Runco/Acar/Campbell/Jaeger/McCain/Gentile: DOI 10.18536/bcce.2016.

Jump to: Business Creativity and the Creative Economy | Volume 2

Comparisons of the Creative Class and Regional Creativity with Perceptions of Community Support and Community Barriers

Mark A. Runco
University of Georgia, Athens

Selcuk Acar
Buffalo State, The State University of New York

W. Keith Campbell, Garrett Jaeger, Jessica McCain, & Brittany Gentile
University of Georgia, Athens

Runco, M. A., Acar, S., Campbell, W. K., Jaeger, G., McCain, J., & Gentile, B. (2016). Comparisons of the creative class and regional creativity with perceptions of community support and community barriers. Business Creativity and the Creative Economy, 2(1), 83-92. https://doi.org/10.18536/bcce.2016.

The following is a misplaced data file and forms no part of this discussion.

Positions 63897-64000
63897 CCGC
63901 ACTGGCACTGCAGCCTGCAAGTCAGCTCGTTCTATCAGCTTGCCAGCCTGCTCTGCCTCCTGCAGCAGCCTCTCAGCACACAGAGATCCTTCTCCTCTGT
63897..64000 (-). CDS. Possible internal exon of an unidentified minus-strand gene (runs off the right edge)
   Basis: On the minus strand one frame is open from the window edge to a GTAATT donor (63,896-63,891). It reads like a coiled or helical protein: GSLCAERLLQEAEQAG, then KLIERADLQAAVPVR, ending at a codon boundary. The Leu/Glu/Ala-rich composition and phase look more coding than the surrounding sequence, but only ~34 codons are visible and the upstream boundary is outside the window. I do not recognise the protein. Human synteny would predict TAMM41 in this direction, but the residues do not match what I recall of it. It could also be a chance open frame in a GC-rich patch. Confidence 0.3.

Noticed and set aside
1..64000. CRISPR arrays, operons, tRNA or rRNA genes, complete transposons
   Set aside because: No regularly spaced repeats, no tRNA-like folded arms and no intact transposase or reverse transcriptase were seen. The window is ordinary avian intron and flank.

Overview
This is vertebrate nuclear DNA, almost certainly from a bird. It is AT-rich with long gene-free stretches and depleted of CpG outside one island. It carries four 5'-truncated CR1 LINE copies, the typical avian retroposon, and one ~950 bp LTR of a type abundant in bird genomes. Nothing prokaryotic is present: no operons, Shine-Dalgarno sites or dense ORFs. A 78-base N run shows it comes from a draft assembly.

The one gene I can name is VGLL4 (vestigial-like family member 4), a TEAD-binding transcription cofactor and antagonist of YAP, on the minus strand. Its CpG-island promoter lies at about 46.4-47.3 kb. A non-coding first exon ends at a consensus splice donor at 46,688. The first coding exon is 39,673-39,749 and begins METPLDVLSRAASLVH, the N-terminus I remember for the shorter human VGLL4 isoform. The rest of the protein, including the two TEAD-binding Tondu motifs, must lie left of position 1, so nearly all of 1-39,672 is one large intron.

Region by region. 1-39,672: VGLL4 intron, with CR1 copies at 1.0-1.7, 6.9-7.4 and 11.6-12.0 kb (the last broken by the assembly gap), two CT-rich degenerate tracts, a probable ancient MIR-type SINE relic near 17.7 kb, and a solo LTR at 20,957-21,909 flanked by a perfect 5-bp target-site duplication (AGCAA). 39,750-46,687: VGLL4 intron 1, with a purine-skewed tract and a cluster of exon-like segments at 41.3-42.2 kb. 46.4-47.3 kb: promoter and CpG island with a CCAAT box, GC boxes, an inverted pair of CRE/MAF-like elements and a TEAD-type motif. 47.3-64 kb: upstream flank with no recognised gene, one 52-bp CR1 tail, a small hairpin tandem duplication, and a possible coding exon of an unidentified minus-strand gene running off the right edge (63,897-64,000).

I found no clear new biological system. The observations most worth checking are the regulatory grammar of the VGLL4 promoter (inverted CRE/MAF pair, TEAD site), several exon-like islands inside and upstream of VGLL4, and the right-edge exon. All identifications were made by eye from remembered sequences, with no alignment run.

The theory of the creative class has proven to be useful but may be slanted towards professional levels of creativity. Additionally, differences between (a) objective measures of regional creativity, including the Creativity Index used by Florida (2012) and (b) creativity as measured by more traditional psychological assessments (that are commonly used in the creativity research) have not been explored. The research reported here does exactly that. It presents analyses of data from a battery of traditional creativity tests that had been administered to 3000 individuals from across the United States. Testing was completed via Mechanical Turk (MTurk). Data on population density and regional information were also collected. Results indicated that perceptions of community support for creativity were related to but far from redundant with the Florida Creativity Index used in previous research on the creative class. A secondary but important findings was that an analysis using one of the traditional measures of creativity indicated that respondents were significantly more creative outside of school than they were when they were in school. There were domain differences in this regard. Implications, limitations, and future research are detailed at the end of the article.